In 2019, the artists Ericailcane, Bastardilla, Hitnes, and the anthropologist Marco Tobón embarked on a journey into the heart of the Colombian Amazon. The group’s goal was to directly observe the life of native communities that lived far away from capitalism, a system that is only 827 years old but from which it seems impossible to break away—even for those who are not part of it.
The people they met refuted the idea that characterizes capitalism of time as a form of progress. If there is no capitalism without a future, for them, the future does not exist. History does not take a straightforward course; it does not follow a sequential line that starts from the past, crosses the present, and moves towards the future. They look to the past.
For the ‘people of the center,’ as these communities call themselves, also the present is in shambles. Yet, through the cracks of destruction, they can see the light of self-determination, hereditary knowledge, solidarity, mutual care, and the daily effort of the community. They are pursuing a path of an historical struggle that must be traveled while looking back to the past, to the culture and the political lessons learned from their forefathers who, in a dramatic and violent scenario like the present one, chart the course to address the future. They move forward with an eye to the past and live in a continuous present built on the teachings of their ancestors. There is still so much past ahead of us. This premise transforms the very sequential and teleological course of the history of capitalism. There is no place for the murui-muina in the linear era of alleged technological and mercantile progress.
The outcome of the group’s journey is a treasure trove of drawings and photographs that bear witness to the precious life of the natives of the region, and the dead end into which mankind has entered with capitalism. Here is the account of the anthropologist Marco Tobón, who lived this experience firsthand.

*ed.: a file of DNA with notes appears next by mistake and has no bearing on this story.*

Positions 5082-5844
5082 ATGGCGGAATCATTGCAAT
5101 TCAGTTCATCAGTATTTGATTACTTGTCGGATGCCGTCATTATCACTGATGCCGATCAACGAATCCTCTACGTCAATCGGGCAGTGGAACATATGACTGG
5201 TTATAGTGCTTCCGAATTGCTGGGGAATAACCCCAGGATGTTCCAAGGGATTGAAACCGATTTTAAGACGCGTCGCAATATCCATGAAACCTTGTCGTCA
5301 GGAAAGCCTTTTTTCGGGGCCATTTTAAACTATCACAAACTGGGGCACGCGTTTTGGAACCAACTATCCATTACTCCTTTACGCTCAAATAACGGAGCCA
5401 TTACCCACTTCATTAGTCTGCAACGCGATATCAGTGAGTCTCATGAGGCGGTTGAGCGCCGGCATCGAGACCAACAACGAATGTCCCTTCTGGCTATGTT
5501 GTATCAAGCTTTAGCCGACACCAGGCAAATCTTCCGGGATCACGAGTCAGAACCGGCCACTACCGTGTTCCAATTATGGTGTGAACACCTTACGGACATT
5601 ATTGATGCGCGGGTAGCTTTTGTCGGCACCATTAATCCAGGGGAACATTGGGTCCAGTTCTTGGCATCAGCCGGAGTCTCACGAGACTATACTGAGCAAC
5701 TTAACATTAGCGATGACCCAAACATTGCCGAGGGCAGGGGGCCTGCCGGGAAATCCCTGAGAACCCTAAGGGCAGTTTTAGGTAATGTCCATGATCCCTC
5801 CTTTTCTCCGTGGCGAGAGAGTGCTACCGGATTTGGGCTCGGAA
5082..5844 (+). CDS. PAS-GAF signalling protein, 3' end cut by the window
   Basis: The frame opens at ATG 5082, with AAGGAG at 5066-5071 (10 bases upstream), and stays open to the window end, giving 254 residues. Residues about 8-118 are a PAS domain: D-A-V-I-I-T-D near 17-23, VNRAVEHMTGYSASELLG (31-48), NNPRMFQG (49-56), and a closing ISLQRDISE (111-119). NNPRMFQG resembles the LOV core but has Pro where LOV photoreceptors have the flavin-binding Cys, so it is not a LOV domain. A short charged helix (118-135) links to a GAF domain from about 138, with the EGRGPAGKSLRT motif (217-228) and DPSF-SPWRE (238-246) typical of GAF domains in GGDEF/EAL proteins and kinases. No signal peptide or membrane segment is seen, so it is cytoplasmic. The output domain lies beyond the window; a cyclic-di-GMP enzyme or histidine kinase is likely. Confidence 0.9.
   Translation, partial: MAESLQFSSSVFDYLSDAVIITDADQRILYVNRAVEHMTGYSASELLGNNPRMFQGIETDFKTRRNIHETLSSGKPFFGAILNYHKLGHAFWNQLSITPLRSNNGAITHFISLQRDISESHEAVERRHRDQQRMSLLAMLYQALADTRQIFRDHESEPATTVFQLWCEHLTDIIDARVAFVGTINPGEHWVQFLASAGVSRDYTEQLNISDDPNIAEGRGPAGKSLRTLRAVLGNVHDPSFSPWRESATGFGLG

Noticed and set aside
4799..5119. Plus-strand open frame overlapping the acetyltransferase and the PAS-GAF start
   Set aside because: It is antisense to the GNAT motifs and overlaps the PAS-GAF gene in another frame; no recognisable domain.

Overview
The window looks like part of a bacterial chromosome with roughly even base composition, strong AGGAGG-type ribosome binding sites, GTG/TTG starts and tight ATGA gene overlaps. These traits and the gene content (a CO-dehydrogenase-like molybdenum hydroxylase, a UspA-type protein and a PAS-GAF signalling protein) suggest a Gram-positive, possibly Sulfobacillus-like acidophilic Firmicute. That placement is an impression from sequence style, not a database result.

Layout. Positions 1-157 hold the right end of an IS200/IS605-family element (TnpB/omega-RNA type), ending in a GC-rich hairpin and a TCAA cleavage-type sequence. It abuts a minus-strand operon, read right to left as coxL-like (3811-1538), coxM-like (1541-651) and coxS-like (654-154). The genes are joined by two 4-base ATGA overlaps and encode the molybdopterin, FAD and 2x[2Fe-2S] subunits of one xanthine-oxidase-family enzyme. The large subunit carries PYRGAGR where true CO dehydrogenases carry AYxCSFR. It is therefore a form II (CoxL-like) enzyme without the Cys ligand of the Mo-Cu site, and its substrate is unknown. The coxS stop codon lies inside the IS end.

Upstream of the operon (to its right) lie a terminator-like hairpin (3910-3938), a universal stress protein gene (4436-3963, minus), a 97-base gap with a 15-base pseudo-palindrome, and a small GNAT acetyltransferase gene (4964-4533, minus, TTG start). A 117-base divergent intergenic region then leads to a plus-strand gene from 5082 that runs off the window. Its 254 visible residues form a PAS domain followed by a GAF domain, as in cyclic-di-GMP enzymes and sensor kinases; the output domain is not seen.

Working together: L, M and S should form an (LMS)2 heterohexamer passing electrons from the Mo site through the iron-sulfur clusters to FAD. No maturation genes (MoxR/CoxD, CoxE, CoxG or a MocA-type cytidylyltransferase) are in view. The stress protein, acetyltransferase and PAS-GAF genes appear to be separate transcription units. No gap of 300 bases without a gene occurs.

“Painted and written narratives arising from our encounter with the ‘people of the center,’ a name that is common to populations of Andoque, Murui-Muinai, Muinanes, and Nonuyas of the Caquetà River in the Amazon region of Colombia. Reflections on their place in the world, their knowledge, the strength and beauty of a culture that is right in the midst of a series of wars that should already end.
The first time you set foot in the Amazon region, you get the feeling that you have reached an uncharted world. We don’t know what the moon is like in real life, but we believe that the amazement triggered by landing on the moon is very similar: from the first moment, the sounds, the aromas, and the people become one. The forest is a veritable school fueled by such a vast human and intellectual heritage that it seems intangible.
The coordinates that inspired this book are typical of a place that, due to its geographical location, is accessible only by river, after several days of navigation from the nearest city, or on a 12-seat aircraft which flies there every 10 days.
Upon landing or disembarking, you are greeted by a majestic canyon, inhabited by countless species of animals and plants, notably on the two opposite banks, colorful guacamayas on one side, and ashy bats on the other. The canyon is traversed by a rushing river that separates the two banks, but, at the same time, it links the Muinanes, Nonuyas, Andokes, Murui muinas, the ‘people of the center,’ as they called themselves, and there they have settled. The river ticks the time of these communities through rain and shine, and its flow has witnessed the challenging stories of the people of the center throughout the centuries, from the bloody story of rubber harvesting through the armed conflict until today’s mining outposts and fracking, intensive exploitation of the land that is threatening to devastate the precious life forms of the Amazonian forest. It would be inconsiderate to believe that we can encompass using words and drawings, the scents, the images, the sounds, and the tastes of a world that, far from the familiar patterns of anthropization, keeps itself alive over time, resisting thanks to an ancestral knowledge that has been handed down orally over the centuries. Words that portray glimpses of a ‘quiet’ life and that continue to remain ethereal like a song illuminated by fire but as inevitable as the flow of a river.
Hasta ahí les puedo decir is the ink on paper that recounts some of the memories and words that originated there, that were collected and then sown from a forest inhabited by original and indigenous people, plants, animals, and technologies, the stories of which we will probably never be able to tell, as its custodians and guardians do on a daily basis.”